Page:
I remember my childhood in a very unique way. My parents divorced when I was only 4 -- but I didn't so much remember the fighting and yelling as I do the simple anticipation to get to see my dad every other weekend, and how much I loved spending time with my mother after those visits. It was so fun to be a part of two totally different worlds. I remember lots of extra birthday presents, and "Double Christmas"es, along with an endless array of friends and acquaintances across all walks of life. My father -- a unique, valiant, man of heart-- and my mother, the most selfless, hard working human being I'll ever know have influenced me greatly. I have always sought their approval. We moved a lot, growing up -- but I only remember the surplus of friends I was able to meet and become close with because of the multiple changes in schools. From Maeser Elementary, to Spring Creek up to the middle of fifth grade, and Twin Peaks Elementary to finish off 5th and 6th grade, I found some of my very best friends to this day. I was even privileged to be the President of my elementary school. ..My friends were important to me. However, I had to leave those friends again when we made the final move to where we live now, in Holladay, Utah. 

When I started school at Evergreen Jr. High, I was a lot less confident in my ability to make friends because.. well, there were so many more people to meet. It wasn't just one class anymore. With 8 classes spread out among 2 days, and not a single person I knew outside of my older sister, Nix, I was pretty lonely. 7th grade came and went, and I had 3 friends I could count on to make my life a little more fun. We would have sleepovers and play video games until 5am, eating pizza for breakfast and wrestling when we were bored. We watched movies and tried to invite girls over (sometimes being successful) and would always talk about how we'd be the "coolest kids in school" someday. That was what was so important to us. We looked up to and idolized those who walked with popularity and influence in the hallways of our childhood. Everyone knew who the "cool kids" were. We'd talk about them almost every day. When we got together we'd swap stories -- which cool kids were in who's class, where they sat in relation to us, and if we'd had any noteworthy or remarkable interactions with them that day. ..It was unreal. We were lucky to rub shoulders with these Jr. High giants, and it always boggled my mind to think about why it was that way in the first place.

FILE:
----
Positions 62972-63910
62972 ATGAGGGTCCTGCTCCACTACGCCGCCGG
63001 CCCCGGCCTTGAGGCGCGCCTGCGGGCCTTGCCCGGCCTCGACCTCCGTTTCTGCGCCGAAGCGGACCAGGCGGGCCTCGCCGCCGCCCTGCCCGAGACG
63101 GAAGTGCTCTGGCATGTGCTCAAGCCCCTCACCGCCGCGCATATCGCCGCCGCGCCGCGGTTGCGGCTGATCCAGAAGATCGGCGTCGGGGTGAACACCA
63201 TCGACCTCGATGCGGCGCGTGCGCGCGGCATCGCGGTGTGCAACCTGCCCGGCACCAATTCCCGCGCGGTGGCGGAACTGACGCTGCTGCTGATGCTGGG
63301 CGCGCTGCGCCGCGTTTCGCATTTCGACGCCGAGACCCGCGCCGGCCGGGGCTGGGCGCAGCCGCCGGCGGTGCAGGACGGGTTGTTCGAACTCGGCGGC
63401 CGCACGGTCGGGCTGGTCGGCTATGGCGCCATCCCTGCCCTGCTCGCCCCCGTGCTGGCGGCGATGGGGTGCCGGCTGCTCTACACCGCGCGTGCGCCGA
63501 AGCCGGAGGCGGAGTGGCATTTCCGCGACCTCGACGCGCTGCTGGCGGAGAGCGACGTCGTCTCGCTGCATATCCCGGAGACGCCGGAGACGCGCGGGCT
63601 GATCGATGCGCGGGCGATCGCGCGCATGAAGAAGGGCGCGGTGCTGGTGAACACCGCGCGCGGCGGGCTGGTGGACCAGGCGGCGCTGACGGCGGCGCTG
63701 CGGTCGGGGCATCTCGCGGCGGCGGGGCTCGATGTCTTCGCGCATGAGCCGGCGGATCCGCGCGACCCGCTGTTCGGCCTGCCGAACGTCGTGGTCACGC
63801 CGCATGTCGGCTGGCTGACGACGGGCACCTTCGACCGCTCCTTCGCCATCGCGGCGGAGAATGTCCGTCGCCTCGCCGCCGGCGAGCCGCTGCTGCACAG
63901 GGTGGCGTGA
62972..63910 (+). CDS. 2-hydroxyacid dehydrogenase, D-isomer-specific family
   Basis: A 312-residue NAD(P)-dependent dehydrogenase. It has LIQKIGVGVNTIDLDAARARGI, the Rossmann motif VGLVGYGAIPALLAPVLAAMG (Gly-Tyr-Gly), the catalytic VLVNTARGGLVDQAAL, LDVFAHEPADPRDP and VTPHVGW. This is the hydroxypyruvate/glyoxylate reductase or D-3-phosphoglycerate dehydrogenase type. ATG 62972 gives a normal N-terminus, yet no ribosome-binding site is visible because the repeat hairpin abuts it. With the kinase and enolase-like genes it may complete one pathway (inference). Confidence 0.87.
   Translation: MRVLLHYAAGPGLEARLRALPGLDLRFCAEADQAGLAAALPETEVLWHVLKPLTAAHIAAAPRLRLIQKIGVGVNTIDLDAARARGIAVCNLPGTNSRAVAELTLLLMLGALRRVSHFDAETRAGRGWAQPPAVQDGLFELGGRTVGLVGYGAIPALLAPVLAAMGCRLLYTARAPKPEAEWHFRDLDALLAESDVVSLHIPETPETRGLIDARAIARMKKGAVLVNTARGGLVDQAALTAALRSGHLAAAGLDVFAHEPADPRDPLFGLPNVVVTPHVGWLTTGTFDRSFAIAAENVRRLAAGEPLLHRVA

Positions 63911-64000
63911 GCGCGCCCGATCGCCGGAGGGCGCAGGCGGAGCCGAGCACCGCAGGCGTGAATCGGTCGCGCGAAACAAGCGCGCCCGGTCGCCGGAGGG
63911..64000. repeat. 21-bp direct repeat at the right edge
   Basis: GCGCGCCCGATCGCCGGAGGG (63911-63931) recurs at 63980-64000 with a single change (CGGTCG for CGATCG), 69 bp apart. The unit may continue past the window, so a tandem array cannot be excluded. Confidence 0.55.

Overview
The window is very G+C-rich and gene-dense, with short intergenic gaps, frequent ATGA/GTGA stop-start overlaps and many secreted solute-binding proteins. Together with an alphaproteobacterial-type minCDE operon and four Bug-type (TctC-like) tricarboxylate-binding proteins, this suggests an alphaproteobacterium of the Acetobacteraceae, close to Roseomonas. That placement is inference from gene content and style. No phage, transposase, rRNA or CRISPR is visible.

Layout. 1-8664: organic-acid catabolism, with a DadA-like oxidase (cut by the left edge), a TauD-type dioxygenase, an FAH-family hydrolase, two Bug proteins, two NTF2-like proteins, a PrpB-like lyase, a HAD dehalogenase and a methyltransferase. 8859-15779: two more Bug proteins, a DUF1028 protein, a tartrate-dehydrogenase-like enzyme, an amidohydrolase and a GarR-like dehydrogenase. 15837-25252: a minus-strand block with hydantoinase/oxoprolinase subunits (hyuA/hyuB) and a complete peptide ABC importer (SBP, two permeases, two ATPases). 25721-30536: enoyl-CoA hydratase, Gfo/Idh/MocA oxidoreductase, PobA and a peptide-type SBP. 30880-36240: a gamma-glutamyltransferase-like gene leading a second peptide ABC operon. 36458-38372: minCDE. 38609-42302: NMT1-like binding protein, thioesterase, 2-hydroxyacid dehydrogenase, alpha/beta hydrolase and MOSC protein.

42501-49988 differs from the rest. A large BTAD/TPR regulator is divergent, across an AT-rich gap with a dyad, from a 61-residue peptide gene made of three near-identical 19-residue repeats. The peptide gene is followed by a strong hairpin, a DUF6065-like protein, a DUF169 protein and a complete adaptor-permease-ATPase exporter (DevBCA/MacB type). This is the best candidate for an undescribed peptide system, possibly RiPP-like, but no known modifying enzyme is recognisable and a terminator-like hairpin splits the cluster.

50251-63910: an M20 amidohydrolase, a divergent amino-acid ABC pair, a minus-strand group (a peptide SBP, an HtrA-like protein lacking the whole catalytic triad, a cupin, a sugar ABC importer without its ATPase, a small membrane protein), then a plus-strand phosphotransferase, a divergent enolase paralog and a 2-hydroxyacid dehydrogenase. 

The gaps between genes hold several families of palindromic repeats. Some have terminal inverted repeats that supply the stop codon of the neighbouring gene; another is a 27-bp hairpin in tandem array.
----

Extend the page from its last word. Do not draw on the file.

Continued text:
I remember a particular day the following year, where, in a Pre-Algebra class taught by a "Mrs. Lambert", I found my new seat in class placed among three of those beforementioned "cool kids". Hanna Thatcher to my left, Brock Bettilyon behind me, and Derek Allred to my right. I told my friends the day after our seats had been changed-- we could all hardly believe it. And so went my 8th grade year. I kept to myself mostly, and thought every part of those kids sitting next to me was just.. beyond cool. From pen-spinning tricks to the "Tall-Tee"s they would drown themselves in, I wanted to be just like them. Not just to be cool, however, my object was to become that kind of powerful character. For instance, as I kept to myself in class, I got in a lot less trouble and got a lot better grades that those that weren't quite as focused. That being said, they noticed and would ask for help on assignments, quizzes, and tests. The fact that I probably would have done, and basically did, everything that they asked completely amazed me. ..In only 8th grade. Isn't that wild? All I wanted to do was to obtain some kind of recognition - some form of acceptance that they, who, for whatever reason I entirely respected and looked up to, respected me as well.  .. That kind of influence on a person at that age blew my mind. I wanted to nothing more than to become such an influence -- in the best way possible. 

Then, one day, though I was somewhat clumsy, still a little chubby, and slightly friendless, Hanna Thatcher reached out to me one day while talking among her peers in class. At my Jr. High School everyone met after school on Fridays, just outside the side doors to discuss where they would go and what they would do during the weekend. ..As they talked in the middle of class that Friday, I couldn't help but want to be a part of it SO badly. I listened, feeling a little lift out, once again, not really really looking forward to the chores I would have to do when I got home that day. Weekends were harder for me, growing up. They were the only times I could see my dad as a kid, and as I made the final move to Holladay, I distinctly remember coming home on multiple occasions in tears as I flopped onto the couch, discouraged and distraught at my lack of friends and enjoyment of school-- absolutely not looking forward to another weekend alone. ..I don't know quite why, but friends were always such a big part of my universe. My dad would always counsel me growing up that "you can never have too many friends" -- and so I suppose I always aimed to put that saying to the test. Having only enough friends to count on one hand was a little discouraging. 

..as they continued to talk about the plans and happenings that weekend, Hanna asked me what I was doing that weekend, and swiftly invited me to join them in their adventures. 
..That simple invitation to come and see, to be a part of what they were -- a group of friends-- changed everything.
I went on to do all sorts of other things, some small- others big- after obtaining that first step of self-confidence, and feeling loved and welcomed into a family of friends. That day, someone made a decision that not only affected me, but all the people I would ever meet and interact with, in some small way.